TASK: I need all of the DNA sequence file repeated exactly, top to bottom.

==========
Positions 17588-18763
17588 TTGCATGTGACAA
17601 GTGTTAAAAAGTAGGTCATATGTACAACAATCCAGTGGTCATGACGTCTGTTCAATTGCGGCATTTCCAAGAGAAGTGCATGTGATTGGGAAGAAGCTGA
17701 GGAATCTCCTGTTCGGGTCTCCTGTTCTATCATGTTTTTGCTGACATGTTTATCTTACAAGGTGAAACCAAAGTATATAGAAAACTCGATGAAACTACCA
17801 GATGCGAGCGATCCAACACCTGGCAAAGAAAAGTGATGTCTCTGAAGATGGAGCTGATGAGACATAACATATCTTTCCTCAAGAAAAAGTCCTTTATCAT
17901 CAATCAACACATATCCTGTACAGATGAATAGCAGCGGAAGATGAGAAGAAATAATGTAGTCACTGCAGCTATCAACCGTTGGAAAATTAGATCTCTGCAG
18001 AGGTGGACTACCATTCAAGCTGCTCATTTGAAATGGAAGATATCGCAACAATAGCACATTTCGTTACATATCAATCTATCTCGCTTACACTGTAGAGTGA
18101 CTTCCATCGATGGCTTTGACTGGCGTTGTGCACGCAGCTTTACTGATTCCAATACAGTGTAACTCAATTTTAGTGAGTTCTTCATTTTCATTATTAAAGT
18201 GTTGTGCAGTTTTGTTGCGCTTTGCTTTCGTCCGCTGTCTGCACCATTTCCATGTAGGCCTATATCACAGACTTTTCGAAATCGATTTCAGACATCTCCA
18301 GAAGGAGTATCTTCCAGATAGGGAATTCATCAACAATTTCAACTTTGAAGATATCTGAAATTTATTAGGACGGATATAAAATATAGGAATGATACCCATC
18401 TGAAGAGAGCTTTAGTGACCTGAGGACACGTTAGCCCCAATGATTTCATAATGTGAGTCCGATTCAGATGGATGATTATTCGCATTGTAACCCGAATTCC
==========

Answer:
Positions 17588-18763
17588 TTGCATGTGACAA
17601 GTGTTAAAAAGTAGGTCATATGTACAACAATCCAGTGGTCATGACGTCTGTTCAATTGCGGCATTTCCAAGAGAAGTGCATGTGATTGGGAAGAAGCTGA
17701 GGAATCTCCTGTTCGGGTCTCCTGTTCTATCATGTTTTTGCTGACATGTTTATCTTACAAGGTGAAACCAAAGTATATAGAAAACTCGATGAAACTACCA
17801 GATGCGAGCGATCCAACACCTGGCAAAGAAAAGTGATGTCTCTGAAGATGGAGCTGATGAGACATAACATATCTTTCCTCAAGAAAAAGTCCTTTATCAT
17901 CAATCAACACATATCCTGTACAGATGAATAGCAGCGGAAGATGAGAAGAAATAATGTAGTCACTGCAGCTATCAACCGTTGGAAAATTAGATCTCTGCAG
18001 AGGTGGACTACCATTCAAGCTGCTCATTTGAAATGGAAGATATCGCAACAATAGCACATTTCGTTACATATCAATCTATCTCGCTTACACTGTAGAGTGA
18101 CTTCCATCGATGGCTTTGACTGGCGTTGTGCACGCAGCTTTACTGATTCCAATACAGTGTAACTCAATTTTAGTGAGTTCTTCATTTTCATTATTAAAGT
18201 GTTGTGCAGTTTTGTTGCGCTTTGCTTTCGTCCGCTGTCTGCACCATTTCCATGTAGGCCTATATCACAGACTTTTCGAAATCGATTTCAGACATCTCCA
18301 GAAGGAGTATCTTCCAGATAGGGAATTCATCAACAATTTCAACTTTGAAGATATCTGAAATTTATTAGGACGGATATAAAATATAGGAATGATACCCATC
18401 TGAAGAGAGCTTTAGTGACCTGAGGACACGTTAGCCCCAATGATTTCATAATGTGAGTCCGATTCAGATGGATGATTATTCGCATTGTAACCCGAATTCC